The ENG, REV. VOL. XV. APRIL 1790.

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· The cavern, which has been some time gradually contrading, appears about twenty yards from hence to be entirely closed in every part. However, upon a near approach to the rock, a low paffage under it, almost full of water, is discovered. This opening is just large enough to admit a small boat, but the passenger in it is obliged to lie almost flat down, whilft it is pushed under the rock. Upon landing he finds himself in a cavern, ftill more spacious than the former. It is said to be seventy yards wide and forty, high ; but not a ray of light can enter it, excepting that which proceeds from a single, which he carries with him; and the faint glimmering of this tends only to render him sensible of the extreme darkness and horror of the place. However, by a proper disposition of candles, a toIerably complete idea of its shape and size may be formed. When fufficiently illuminated, a path may be obferved on the right hand, which leads up a steep ascent to the top of a high rock, called the chancel. Descending from this elevated situation, and proceeding farther in the cavern, you perceive that it becomes again much narrower and lower. But from this part to the end nothing occurs which is particularly deserving of remark,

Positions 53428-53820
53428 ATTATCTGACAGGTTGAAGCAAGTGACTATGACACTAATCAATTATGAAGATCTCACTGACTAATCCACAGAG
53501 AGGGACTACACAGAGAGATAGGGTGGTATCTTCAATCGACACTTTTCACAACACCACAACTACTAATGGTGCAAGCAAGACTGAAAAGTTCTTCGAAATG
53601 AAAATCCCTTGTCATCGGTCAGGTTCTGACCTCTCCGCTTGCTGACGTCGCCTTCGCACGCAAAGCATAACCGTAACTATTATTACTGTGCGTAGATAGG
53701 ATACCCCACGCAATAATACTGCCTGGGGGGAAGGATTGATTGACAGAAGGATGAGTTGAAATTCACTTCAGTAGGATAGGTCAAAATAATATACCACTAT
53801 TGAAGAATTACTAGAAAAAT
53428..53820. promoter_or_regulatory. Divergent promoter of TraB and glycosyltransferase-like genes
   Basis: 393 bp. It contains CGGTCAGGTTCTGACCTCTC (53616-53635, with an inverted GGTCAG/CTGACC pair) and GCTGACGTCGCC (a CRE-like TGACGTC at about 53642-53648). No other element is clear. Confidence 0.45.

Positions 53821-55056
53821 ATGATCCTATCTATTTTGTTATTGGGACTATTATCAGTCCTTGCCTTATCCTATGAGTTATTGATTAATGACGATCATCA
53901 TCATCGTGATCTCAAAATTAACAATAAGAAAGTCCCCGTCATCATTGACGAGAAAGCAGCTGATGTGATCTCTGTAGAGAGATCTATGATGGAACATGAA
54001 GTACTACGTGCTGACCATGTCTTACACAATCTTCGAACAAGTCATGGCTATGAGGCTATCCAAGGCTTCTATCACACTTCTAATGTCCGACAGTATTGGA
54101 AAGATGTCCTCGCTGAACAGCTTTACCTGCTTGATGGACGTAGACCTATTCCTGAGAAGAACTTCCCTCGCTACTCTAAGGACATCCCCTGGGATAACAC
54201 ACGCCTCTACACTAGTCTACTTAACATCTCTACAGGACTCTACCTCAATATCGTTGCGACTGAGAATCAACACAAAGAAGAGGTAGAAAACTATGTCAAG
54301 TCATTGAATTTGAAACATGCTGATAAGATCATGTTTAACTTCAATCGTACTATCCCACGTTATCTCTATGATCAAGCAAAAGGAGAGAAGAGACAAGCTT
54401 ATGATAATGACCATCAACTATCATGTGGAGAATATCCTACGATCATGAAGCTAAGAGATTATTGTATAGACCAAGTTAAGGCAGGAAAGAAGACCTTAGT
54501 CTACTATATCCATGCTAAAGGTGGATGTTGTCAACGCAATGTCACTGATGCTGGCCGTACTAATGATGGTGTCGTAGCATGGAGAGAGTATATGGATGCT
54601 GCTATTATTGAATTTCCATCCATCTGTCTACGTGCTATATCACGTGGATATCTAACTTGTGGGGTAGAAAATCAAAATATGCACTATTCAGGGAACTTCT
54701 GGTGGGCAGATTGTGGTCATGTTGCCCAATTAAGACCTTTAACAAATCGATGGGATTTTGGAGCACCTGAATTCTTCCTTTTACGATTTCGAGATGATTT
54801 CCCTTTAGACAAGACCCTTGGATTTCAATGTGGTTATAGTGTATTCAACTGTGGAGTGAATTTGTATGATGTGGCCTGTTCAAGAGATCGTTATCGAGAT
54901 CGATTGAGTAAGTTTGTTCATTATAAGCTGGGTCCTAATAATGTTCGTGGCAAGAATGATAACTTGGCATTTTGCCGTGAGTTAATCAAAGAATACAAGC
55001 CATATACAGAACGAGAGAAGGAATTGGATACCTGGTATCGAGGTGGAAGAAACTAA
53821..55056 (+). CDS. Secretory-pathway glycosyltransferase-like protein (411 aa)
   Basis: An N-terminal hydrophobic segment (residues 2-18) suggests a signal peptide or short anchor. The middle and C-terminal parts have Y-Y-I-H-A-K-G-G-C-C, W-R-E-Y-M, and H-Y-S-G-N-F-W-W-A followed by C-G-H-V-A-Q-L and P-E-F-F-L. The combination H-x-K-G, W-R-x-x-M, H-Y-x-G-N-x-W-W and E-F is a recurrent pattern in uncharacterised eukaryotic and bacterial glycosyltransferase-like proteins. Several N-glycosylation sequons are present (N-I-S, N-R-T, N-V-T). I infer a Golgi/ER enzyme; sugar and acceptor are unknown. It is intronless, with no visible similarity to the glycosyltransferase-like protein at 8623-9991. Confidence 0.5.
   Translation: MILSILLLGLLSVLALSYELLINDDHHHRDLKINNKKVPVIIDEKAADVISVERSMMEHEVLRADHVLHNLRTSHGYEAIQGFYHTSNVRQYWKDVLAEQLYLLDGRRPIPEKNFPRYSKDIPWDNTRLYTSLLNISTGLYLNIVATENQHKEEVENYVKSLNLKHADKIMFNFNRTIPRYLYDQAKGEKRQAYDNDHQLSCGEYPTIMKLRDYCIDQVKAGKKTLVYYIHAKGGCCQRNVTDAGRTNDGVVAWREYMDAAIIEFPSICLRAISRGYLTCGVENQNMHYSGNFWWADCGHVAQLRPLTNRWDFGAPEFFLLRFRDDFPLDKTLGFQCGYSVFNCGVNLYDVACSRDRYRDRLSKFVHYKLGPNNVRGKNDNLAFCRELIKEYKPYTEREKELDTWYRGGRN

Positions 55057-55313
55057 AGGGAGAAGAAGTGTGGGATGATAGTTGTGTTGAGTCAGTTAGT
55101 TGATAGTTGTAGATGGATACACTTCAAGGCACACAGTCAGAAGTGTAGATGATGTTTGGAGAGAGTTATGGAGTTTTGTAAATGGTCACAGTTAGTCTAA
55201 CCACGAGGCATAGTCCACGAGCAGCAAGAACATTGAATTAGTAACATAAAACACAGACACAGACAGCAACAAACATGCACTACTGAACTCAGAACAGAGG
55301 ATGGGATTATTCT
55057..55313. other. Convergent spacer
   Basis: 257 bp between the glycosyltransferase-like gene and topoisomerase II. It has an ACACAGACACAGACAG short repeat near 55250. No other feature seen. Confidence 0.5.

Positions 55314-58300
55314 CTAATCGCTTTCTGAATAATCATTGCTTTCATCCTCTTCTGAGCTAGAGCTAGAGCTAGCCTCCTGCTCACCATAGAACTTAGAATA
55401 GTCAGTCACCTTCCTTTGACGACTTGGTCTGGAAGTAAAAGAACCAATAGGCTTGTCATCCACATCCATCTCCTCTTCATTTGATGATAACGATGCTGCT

• The whole length of this subterraneous passage is said to be seven hundred and fifty yards; and attempts have been made to extend it farther, from an expectation of opening a communication with another cavern. But though several yards of the rock have been blasted away, all efforts for this purpose have hitherto proved unsuccessful. However, about six years ago, at a small distance from the end of the old passage, a new one was discovered. Its length is about an hundred and sixty-four yards. But it is not equal in either height or width to that which has been described.'

Our author afterwards gives a particular account of the mines of lead, iron, calamine, copper, and coal, with the method of working each.

By inscriptions on several blocks of lead which have been found in this county, it is unquestionable that the lead-mines in Derbyshire were worked by the Romans. It appears that, from the year 1758 to 1783, the Gregory mine at Afhover alone yielded lead to the value of 105,986l. os. 31d. and that during this period it produced, upon an average, 1511 tons annually. The quantity of iron which is annually produced in this county has likewise been of late very confiderable. At prefent it amounts to about 5600 tons. The Right Rev. Dr. Watson fays, in his Chemical Essays, that the calamine annually raised in Derbyshire amounts to about 1500 tons, though sixty years ago it did not produce 40 tons a year. At what time this eftia. mate was made is uncertain; but from the best information Mr. Pilkington could obtain, there does not appear to be more than 500 tons, at present, annually collected from the several places where calamine is found. Copper ore has yet been found only in very small quantity in Derbyshire. What coal is got in